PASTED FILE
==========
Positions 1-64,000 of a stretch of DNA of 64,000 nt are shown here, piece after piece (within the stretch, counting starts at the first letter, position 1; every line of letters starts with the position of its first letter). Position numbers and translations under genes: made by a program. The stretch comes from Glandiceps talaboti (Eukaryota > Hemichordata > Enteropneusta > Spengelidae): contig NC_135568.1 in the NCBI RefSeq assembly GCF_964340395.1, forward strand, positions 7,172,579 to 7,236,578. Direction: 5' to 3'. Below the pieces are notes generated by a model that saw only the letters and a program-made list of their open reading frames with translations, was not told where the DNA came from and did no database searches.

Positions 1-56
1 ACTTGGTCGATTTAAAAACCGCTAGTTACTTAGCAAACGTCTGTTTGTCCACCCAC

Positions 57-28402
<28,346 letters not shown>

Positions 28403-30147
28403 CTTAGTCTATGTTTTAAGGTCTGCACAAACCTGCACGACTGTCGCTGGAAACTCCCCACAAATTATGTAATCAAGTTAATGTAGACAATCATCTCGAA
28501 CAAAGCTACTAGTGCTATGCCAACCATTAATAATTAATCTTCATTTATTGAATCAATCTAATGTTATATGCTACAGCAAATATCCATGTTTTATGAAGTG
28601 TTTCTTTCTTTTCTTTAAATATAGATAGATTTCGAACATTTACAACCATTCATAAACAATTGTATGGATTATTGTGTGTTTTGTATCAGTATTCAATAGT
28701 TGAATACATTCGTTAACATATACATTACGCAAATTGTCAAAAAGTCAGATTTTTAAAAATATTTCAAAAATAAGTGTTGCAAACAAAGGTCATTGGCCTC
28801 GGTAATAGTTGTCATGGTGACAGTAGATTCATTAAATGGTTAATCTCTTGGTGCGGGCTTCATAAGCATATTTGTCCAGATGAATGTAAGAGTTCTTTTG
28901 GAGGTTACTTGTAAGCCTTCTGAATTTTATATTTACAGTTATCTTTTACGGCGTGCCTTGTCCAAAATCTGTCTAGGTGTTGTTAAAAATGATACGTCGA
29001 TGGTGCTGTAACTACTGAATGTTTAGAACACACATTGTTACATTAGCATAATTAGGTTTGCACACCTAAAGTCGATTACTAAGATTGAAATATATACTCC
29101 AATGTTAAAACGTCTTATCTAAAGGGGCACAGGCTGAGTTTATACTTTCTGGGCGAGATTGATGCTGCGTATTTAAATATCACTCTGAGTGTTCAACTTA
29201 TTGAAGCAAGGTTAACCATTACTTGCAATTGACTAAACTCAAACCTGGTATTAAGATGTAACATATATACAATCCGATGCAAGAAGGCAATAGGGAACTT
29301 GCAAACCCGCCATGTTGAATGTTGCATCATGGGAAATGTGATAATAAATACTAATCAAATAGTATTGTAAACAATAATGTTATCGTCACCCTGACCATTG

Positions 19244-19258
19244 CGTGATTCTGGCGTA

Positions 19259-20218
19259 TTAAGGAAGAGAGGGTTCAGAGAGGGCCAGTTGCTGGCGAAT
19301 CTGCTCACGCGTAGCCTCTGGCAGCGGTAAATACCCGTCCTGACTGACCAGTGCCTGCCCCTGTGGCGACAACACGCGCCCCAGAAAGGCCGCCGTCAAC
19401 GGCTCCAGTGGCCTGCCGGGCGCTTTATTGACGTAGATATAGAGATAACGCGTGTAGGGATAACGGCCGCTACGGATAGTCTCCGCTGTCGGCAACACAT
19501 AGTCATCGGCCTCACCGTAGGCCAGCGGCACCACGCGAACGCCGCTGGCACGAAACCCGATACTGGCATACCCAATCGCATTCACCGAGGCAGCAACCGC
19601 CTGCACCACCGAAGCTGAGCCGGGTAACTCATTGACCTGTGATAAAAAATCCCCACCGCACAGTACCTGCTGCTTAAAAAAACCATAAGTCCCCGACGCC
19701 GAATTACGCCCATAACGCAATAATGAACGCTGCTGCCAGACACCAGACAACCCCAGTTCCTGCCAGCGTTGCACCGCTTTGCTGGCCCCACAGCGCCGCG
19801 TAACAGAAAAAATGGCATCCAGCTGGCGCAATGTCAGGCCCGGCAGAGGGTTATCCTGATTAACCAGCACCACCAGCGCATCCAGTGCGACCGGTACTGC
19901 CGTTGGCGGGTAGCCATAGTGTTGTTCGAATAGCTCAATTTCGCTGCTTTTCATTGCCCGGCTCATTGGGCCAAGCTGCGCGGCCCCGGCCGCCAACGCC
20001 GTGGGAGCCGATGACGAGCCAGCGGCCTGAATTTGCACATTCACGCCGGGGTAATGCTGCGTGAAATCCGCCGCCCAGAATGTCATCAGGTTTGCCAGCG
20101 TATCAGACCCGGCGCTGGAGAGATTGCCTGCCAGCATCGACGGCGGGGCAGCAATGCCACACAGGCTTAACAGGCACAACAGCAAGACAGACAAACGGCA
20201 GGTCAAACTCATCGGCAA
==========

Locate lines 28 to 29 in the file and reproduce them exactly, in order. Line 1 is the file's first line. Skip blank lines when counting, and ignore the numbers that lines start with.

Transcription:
20001 GTGGGAGCCGATGACGAGCCAGCGGCCTGAATTTGCACATTCACGCCGGGGTAATGCTGCGTGAAATCCGCCGCCCAGAATGTCATCAGGTTTGCCAGCG
20101 TATCAGACCCGGCGCTGGAGAGATTGCCTGCCAGCATCGACGGCGGGGCAGCAATGCCACACAGGCTTAACAGGCACAACAGCAAGACAGACAAACGGCA